What is it about the gluten-free diet that so many people find attractive? It’s restrictive, hard to follow and requires eating foods that aren’t always readily available. It limits a person’s food choices, and makes eating out difficult. Most people, when asked, don’t even know why they’re avoiding gluten.
The gluten-free diet is the only treatment for an autoimmune disease called celiac disease (CD). Though the prevalence of CD is increasing, it does not account for the tremendous growth in sales of gluten-free foods. Sales were $973 million in 2014 and are predicted to reach $2.34 billion in 2019, an increase of 140 percent.
In a commentary published in The Journal of Pediatrics, Morelle R. Reilly of the New York- Presbyterian/Columbia University Medical Center lays out the facts and fallacies about this fad diet.
There are no health benefits to avoiding gluten if there is no diagnosis of CD, and gluten avoidance can obscure a diagnosis of CD in someone who actually has the disease.
“Out of concern for their children's health, parents sometimes place their children on a gluten-free diet in the belief that it relieves symptoms, can prevent CD, or is a healthy alternative without prior testing for CD or consultation with a dietitian,” Dr. Reilly added in a statement.
Celiac disease is real, but far fewer people have it than the rush to gluten-free foods would suggest. When people with celiac eat grains containing gluten (wheat, rye, barley), their immune system mounts an attack on the small intestine which damages the structures that absorb nutrients. If not treated, it can lead to serious health problems. The only treatment is a lifelong adherence to a gluten-free diet, which means avoiding all foods that contain wheat, rye and barley.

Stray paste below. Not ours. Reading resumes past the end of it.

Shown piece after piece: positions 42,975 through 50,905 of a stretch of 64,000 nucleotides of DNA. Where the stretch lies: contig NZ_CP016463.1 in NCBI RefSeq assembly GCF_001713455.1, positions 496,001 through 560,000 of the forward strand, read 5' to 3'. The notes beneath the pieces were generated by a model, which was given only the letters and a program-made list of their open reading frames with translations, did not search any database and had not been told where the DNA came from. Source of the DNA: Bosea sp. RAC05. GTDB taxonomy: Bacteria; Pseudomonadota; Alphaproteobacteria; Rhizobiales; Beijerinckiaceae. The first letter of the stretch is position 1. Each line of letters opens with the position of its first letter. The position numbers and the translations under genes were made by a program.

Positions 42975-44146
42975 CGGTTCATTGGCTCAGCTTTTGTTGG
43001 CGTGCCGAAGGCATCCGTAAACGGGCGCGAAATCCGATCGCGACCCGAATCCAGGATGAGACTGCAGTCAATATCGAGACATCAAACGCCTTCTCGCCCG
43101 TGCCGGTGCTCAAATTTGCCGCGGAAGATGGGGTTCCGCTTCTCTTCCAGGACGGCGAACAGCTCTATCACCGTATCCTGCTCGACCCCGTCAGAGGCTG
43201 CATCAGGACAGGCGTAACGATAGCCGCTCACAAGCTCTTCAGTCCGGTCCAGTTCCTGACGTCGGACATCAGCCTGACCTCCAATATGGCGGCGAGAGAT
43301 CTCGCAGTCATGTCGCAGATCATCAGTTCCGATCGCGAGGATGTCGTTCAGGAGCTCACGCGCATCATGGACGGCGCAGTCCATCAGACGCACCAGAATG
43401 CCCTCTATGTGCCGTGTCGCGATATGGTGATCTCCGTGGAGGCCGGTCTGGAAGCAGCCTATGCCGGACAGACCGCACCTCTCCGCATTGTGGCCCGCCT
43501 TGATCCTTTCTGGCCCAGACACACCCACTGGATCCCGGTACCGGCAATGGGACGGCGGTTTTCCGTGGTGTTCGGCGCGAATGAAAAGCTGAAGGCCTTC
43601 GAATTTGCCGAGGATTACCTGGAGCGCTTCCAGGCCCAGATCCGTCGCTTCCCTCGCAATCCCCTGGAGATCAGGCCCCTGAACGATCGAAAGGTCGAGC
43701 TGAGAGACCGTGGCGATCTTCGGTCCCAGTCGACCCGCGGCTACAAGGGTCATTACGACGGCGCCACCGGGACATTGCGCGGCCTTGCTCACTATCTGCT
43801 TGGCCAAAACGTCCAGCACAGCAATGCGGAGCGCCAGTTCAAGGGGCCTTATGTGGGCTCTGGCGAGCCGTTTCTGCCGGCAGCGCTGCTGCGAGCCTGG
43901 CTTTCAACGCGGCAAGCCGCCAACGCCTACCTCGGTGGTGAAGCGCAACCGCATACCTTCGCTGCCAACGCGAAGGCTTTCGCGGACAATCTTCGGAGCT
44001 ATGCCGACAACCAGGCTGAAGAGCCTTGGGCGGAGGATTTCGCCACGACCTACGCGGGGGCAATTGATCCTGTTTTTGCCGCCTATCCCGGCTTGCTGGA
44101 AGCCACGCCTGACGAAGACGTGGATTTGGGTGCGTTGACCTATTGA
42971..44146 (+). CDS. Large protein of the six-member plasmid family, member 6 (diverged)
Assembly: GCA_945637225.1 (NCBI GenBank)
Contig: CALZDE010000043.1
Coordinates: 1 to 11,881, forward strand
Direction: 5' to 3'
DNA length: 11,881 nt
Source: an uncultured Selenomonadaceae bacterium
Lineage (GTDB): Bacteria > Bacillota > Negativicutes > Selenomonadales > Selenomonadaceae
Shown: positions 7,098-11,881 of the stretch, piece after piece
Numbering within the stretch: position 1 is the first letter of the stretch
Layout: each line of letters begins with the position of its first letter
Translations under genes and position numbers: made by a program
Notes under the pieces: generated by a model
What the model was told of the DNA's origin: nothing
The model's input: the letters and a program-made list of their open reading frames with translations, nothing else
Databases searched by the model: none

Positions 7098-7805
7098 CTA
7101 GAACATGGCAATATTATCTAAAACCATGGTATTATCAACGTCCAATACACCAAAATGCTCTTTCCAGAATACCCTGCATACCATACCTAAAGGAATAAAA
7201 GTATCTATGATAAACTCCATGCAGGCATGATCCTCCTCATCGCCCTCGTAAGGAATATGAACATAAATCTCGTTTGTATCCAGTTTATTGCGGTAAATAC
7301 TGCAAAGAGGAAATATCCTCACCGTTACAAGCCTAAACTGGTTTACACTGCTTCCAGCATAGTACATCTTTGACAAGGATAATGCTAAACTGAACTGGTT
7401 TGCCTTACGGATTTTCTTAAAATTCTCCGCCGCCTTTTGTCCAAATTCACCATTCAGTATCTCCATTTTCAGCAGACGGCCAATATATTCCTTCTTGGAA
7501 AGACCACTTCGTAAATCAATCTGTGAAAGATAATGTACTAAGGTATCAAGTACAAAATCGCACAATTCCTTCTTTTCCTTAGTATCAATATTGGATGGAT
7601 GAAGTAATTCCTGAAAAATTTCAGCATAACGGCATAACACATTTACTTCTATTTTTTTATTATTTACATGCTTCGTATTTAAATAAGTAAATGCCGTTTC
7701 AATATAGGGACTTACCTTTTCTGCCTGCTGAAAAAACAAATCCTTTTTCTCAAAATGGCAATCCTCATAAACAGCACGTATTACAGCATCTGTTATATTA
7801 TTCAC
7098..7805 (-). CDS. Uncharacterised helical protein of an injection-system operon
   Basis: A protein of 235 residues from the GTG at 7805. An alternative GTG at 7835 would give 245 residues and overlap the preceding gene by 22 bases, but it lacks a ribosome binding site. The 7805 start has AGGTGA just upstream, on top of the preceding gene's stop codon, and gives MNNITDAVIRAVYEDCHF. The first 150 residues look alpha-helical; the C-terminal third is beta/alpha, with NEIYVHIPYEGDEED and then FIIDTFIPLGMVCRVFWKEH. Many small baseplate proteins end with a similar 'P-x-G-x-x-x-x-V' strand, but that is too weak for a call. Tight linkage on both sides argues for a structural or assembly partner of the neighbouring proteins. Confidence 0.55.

Packaged foods that are gluten-free often contain more fat and sugar than their counterparts with gluten, so a gluten-free diet could lead some people to become overweight or develop insulin resistance and metabolic syndrome. In addition, unnecessary avoidance of conventional grain foods that are fortified with B vitamins and iron can cause nutritional deficiencies to develop.
Another misconception about gluten is that it is toxic. There is simply no evidence to support that. But there is evidence that eating too many gluten-free processed foods may expose people to toxins like arsenic and mercury.
Parents may be tempted to put their children on a gluten-free diet after a relative is diagnosed with celiac disease, but that is unnecessary and not advisable unless the child shows signs of CD and is tested for it while consuming gluten.
There is no role for a gluten-free diet for children unless they have been diagnosed with celiac disease or have a wheat allergy, according to Dr. Reilly. The potential for nutritional deficiencies that could affect growth and development are far more serious than any perceived benefit of a gluten-free diet.